How-To | Easy, Seamless Exposure Blending In Photoshop
Photoshop can be a mystifying environment, where despite a user’s best intentions sometimes things can go awry and make a mess out of a photo. Or, the results may be dazzling and exactly as intended, but the means to the end could have been painfully time consuming. In this YouTube video from Jimmy McIntyre’s “Challenge Jimmy” series where viewers send in files for him to perfect, he walks us through a quick, non destructive way to blend exposures in Photoshop, leaving no trace of digital manipulation – both using the Raya Pro plugin and manually.
Three exposures are used – one for the highlights, one for the shadows, and a middle exposure to act as a bridge between the more extreme exposures. In Adobe Camera Raw, the exposures containing the data for the highlight and shadow areas for the final image are tweaked to further expand their dynamic range, bringing out more detail in both. The middle exposure is left untouched, and all three are selected to apply adjustments not pertaining to tones that must match in all three photos for a successful blend – lens correction by profile and chromatic aberration removal. By holding the shift key with all three exposures selected, all can be opened in individual Photoshop windows as Smart Objects.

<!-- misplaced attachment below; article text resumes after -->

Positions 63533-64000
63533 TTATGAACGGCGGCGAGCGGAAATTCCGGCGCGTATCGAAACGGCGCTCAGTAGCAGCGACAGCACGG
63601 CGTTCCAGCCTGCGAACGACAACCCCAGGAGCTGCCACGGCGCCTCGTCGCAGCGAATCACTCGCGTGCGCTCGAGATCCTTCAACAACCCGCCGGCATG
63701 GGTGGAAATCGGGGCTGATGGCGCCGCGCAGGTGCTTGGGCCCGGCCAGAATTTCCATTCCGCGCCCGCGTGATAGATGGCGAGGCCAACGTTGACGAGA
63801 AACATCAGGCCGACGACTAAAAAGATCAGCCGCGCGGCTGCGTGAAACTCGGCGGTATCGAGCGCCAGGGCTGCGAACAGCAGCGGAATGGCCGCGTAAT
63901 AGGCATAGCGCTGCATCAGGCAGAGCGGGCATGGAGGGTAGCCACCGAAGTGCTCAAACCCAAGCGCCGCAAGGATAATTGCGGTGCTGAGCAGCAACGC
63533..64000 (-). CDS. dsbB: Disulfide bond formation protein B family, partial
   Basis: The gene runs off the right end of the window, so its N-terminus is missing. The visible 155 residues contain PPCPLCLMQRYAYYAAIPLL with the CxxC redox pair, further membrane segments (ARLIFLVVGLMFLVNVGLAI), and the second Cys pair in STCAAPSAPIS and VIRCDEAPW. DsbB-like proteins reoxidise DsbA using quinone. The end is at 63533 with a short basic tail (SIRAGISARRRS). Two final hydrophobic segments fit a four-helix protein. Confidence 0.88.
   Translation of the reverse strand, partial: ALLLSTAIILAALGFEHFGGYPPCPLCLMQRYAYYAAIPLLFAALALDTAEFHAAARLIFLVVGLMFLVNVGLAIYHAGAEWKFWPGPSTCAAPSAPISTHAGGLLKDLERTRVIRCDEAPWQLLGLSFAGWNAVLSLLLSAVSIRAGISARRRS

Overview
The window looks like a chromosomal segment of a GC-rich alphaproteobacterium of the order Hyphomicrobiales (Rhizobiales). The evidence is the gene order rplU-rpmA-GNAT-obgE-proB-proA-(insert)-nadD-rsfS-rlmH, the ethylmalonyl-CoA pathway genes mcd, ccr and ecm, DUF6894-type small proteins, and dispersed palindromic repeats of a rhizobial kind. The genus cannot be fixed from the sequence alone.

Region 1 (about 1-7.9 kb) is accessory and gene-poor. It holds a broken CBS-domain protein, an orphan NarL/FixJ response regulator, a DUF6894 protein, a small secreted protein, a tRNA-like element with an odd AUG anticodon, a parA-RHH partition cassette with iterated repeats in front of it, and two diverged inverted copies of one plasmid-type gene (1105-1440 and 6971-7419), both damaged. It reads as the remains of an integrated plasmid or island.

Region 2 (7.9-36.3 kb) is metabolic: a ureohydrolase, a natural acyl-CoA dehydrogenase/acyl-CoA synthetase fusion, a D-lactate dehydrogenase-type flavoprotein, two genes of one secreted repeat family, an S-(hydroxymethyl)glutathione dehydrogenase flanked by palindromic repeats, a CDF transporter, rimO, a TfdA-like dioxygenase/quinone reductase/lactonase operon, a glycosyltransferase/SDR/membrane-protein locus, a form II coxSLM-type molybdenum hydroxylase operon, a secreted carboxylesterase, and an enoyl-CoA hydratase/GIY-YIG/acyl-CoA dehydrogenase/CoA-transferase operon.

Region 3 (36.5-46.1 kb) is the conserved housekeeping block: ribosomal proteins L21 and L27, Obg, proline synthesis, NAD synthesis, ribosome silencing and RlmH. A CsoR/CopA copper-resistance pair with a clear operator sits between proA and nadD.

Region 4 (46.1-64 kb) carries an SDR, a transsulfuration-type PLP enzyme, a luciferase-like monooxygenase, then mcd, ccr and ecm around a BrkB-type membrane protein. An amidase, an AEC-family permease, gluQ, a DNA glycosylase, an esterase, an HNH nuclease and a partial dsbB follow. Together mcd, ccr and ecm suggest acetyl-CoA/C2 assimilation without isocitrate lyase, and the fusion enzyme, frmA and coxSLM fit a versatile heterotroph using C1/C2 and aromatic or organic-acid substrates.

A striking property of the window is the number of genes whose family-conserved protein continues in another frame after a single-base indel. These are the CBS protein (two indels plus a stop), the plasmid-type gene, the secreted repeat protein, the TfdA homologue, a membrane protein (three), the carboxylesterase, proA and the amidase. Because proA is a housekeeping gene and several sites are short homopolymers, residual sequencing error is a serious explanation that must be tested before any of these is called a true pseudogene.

After bringing all the exposures together into the same Photoshop file, Raya Pro is demonstrated first. Have a look at that process in the video – if you frequently make HDR landscape photos you may want to look into this plugin. It automates the process while letting you make manual tweaks and creates great results very simply.
If you are not a Raya Pro user, there’ll just be more steps for you to achieve the same results. (See our review of Raya Pro here) Stack the exposures in the order shown in the video and apply a mask to the middle layer using “apply image” with Jimmy’s specific settings. Use a levels adjustment to bring out detail from the highlights and shadows. Make the same mask again on the top layer, which should be the darkest image meant for highlight data and lower opacity to taste.
That’s the recipe for the basic, clean blend, but Jimmy has more to teach you about creating a mood for your blended landscape in Photoshop. Have a watch and learn the rest below!